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CAR: Blindfolds, raincoats and antibiotics - Training the team
When Antoine volunteered to help with some medical training, this was not what he expected. He shares the story from the Central African Republic…
An important part of the work MSF does in Bossangoa includes the development of local staff working at the hospital here. They are already doing an amazing job but are eager to learn further. This is why we try to regularly organise training events, not only with the MSF staff but also with the staff employed by the Central African Ministry of Health.
For example, this week I organised an Excel training oriented toward supply logistics, to allow my team to gain in autonomy and increase their analytical skills.
I also participated as a special guest in a training about bacteria which are resistant to antibiotics. This is an important topic to cover because antibiotic resistance makes it harder for our teams to treat infections and to help patients recover.
“Promise me that you won’t be mad…”
Marc, the pharmacist of the project, came up with a great idea to transmit the message in a fun way.
One evening he asked me: "Antoine, I need a volunteer to participate in a little play I’m planning at the hospital about antibiotics. You won’t know anything about it and you have to promise me that you won’t be mad..."
Of course, I accepted; how bad could it be?
Antoine the bacteria
So here I am, one Wednesday morning, standing in front of all the hospital staff. Blindfolded.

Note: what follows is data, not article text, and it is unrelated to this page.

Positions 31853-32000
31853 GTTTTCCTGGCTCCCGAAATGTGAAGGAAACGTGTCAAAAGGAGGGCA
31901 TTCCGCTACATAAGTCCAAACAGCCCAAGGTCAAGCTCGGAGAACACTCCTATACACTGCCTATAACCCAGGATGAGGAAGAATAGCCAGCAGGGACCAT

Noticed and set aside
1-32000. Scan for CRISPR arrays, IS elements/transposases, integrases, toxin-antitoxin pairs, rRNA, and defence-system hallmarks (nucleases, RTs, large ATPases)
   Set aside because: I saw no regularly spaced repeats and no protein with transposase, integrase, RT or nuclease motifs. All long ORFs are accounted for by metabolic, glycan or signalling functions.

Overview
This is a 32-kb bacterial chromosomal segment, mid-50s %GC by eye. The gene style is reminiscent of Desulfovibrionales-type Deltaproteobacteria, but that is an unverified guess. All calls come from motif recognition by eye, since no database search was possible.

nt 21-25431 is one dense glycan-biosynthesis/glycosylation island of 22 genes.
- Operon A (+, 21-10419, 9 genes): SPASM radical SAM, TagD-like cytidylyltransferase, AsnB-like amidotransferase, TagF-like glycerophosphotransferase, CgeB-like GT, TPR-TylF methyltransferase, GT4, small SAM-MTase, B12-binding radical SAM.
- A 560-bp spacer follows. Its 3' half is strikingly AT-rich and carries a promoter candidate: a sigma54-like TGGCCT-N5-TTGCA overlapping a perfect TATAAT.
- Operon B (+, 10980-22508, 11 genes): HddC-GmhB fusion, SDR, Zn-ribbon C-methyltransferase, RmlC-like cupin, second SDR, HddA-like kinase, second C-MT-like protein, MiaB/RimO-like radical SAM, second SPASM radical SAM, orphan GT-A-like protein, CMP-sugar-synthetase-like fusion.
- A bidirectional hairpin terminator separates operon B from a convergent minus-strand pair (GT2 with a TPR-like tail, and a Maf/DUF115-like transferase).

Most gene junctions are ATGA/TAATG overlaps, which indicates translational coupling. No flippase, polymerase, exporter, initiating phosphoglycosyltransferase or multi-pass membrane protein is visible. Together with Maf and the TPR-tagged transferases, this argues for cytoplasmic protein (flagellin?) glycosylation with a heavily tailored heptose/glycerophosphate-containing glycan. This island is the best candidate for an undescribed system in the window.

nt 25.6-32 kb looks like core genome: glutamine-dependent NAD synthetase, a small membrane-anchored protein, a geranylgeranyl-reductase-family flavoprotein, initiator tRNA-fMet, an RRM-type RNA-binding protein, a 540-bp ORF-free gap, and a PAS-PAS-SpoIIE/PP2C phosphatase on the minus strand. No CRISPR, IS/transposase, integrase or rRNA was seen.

Marc goes on with a bit of theory about how antibiotics help us fight infection, and how bacteria can become resistant to them. Then he introduces me and Eric, the other “special guest”.
"Here are two bacteria, Antoine and Eric. Antoine is bacteria which are susceptible to antibiotics. Eric is bacteria which are resistant to them."
He gives us each a big handful of confetti and tells us to stick them in our pockets. He explains that these tiny pieces of coloured paper represent the bacterial structures that the antibiotics should destroy.
I can’t see anything because of the blindfold, but I put the paper in my pocket.
"Now, the doctor prescribes antibiotics to kill the bacteria."
Suddenly I’m drenched in water. At that point Marc had thrown a bucket of water representing the antibiotics... As I was blindfolded I was quite surprised, but Marc went on: "Antoine does not have a protective layer, he is wet and all the structures and proteins in his pockets are destroyed."
Taking off my blindfold, I realised that Eric, playing the other bacteria, was wearing a raincoat!
"Bacteria Eric has a protective layer, which means the contents of his pockets have not been destroyed. He resisted the antibiotics. He will continue to proliferate, causing more infection."
"And this is why antibiotics have to be prescribed with care. We have to ensure that no more resistant Eric bacteria will appear."
The training went on like this with several other small plays, and in each one I played a bacteria which was not resistant to antibiotics.
As I was always the non-resistant bacteria I finished the training completely soaked, but the staff had a good laugh and I think will definitely remember something about antibiotic-resistant bacteria.